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October 10, 2013 at 6:00 AM
Civil Disagreement: Obamacare and the government shutdown
Civil Disagreement is an occasional feature of the Seattle Times editorial board. Here Bruce Ramsey and Lynne K. Varner offer dramatically different takes on the federal budget battle and the government shutdown. This interactive includes a poll about American sentiment toward the political standoff.
Republicans are just taking on a partisan-passed law.
Lynne, all the sewage poured on the Republicans for “shutting down the government” is partisan and unreasonable. Yes, the Republicans are stubborn. But stubbornness takes two. And which side is asking to negotiate? The Republicans. Who is refusing to give a centimeter? Obama and the Senate Democrats. And the voices in the press (around here, anyway) are saying, “oh, you pig-headed Republicans.”
Let’s be fair here. What has happened? The Democrats in the Senate have passed a continuing resolution that funds everything in the government. The Republicans in the House have passed one that funds everything in the government except Obamacare.
Imagine two families were going to have a barbecue and the plan made months before was to have beef, pork, chicken and fish. Imagine one family changed its mind about the fish: They hated the whole idea of fish, but they were OK with the beef, pork and chicken. And if the first family insisted on the original plan and the second family insisted on no fish, and they were at loggerheads and guests were starting to go hungry, what would be the reasonable course of action?
Have the beef, pork and chicken, and save the fish until later. And if they couldn’t agree and the result was no food at all, would it be reasonable to put the entire blame on the family who didn’t want the fish?
It’s true that Obamacare is the law. But so was paid family leave, and the Legislature in Olympia refused to fund it, and it wasn’t funded. Legislatures can do that. They make the law. And Obamacare was a partisan law, passed entirely by Democrats, including members of the House of Representatives who are no longer in office. It squeaked through the U.S. Supreme Court by one vote. It is the law, yes, but this fight means it is still in play.
Basically, the people making ugly faces at Republicans are supporters of Obamacare. They are saying, “We won! Fight’s over.” And it’s not over. It angers them that it isn’t over, and they are having a tantrum about it.
Republicans shut down government, they can open it back up.
Interesting analogy Bruce. To misquote any restaurant chef, “You don’t want the fish, don’t eat the fish!” House Republicans must stop trying to prevent others from choosing the fish, or in the real-life example, medical coverage under the Affordable Care Act. Americans are not pleased. A new Gallup poll shows the GOP’s brand is at a new low. A CNN/ORC International poll spreads the blame among Republicans, Democrats and Obama. Nobody is winning in this ugly battle.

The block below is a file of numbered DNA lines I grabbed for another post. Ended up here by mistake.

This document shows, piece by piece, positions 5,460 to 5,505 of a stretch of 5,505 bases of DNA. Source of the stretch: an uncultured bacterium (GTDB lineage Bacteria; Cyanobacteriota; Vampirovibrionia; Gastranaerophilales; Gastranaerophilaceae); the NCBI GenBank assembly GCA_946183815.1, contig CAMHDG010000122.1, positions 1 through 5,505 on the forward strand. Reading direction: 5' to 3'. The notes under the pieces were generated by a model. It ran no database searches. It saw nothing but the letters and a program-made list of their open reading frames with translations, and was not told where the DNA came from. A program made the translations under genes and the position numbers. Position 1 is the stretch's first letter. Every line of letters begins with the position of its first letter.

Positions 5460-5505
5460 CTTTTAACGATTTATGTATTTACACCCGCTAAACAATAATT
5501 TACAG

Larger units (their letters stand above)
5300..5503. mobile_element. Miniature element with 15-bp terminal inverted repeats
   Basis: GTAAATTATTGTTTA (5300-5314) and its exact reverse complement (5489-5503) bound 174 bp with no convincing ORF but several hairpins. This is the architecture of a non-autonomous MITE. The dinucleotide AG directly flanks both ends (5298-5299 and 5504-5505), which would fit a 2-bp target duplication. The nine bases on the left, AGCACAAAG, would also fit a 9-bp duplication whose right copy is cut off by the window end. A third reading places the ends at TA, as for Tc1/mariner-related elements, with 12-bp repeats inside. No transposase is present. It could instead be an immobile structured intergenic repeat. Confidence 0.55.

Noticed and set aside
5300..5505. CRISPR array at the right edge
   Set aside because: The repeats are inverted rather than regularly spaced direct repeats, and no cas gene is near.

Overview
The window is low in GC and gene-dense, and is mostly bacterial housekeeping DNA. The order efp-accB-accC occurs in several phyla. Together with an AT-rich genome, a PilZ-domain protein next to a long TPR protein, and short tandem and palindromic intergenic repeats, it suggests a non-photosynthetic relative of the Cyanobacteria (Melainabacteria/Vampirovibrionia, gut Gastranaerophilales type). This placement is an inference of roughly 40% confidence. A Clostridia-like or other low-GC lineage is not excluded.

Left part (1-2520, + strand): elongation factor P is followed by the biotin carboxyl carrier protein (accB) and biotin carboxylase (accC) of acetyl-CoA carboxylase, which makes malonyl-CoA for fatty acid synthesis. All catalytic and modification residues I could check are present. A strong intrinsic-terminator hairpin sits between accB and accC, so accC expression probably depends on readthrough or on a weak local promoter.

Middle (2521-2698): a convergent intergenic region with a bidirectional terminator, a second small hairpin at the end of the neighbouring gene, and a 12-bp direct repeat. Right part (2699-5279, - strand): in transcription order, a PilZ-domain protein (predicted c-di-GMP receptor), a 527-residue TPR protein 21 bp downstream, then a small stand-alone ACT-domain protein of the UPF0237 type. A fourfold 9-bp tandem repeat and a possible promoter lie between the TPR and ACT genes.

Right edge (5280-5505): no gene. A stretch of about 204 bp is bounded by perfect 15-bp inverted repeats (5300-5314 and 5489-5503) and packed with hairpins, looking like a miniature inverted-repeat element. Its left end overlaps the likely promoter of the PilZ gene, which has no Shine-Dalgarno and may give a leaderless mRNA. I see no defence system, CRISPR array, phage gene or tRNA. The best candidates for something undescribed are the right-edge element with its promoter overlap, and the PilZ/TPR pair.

The federal government is closed and the nation’s ability to make good on its debt is imperiled due to a law that passed both houses of Congress and was signed into law by President Barack Obama. Sure, laws are not sacrosanct. They are altered or thrown out regularly by Congress and state Legislatures. But Americans enduring a second week without employment or a paycheck would prefer House Republicans to not abuse the power of the taxpayer purse by re-fighting a battle they lost.
Defenders argue this is just the messy democracy James Madison and other Founding Fathers envisioned with the whole “checks and balances” principle. Please! Someone show me where in the U.S. Constitution, the Federalist Papers or the Bill of Rights it is proposed that the losing side of a legislative debate shut down government until they get their way.
What may have started out as a crafty tactic by the tiny but powerful tea-party wing of the GOP has gone far afield. The Pentagon has turned to a charity to pick up the costs of burying dead American soldiers, this Associated Press story sadly reports. Another Associated Press story warns that the benefits of more than 500,000 military veterans and surviving spouses and children are at risk during the government shutdown.
Bruce, you ask rhetorically which side is willing to negotiate and then answer the Republicans. But it was Obama who invited the House Republican conference to the White House only to have 18 out of the 232 invited attend, reported the Daily Kos website.
Ever mindful of the 2016 presidential election, this New York Times story says GOP leaders may be softening their stance because they are starting to feel isolated from even their strongest supporters — business — and because backers like the Koch brothers are distancing themselves from the shutdown battle. It’s a timely shift in strategy inspired by tanking poll numbers.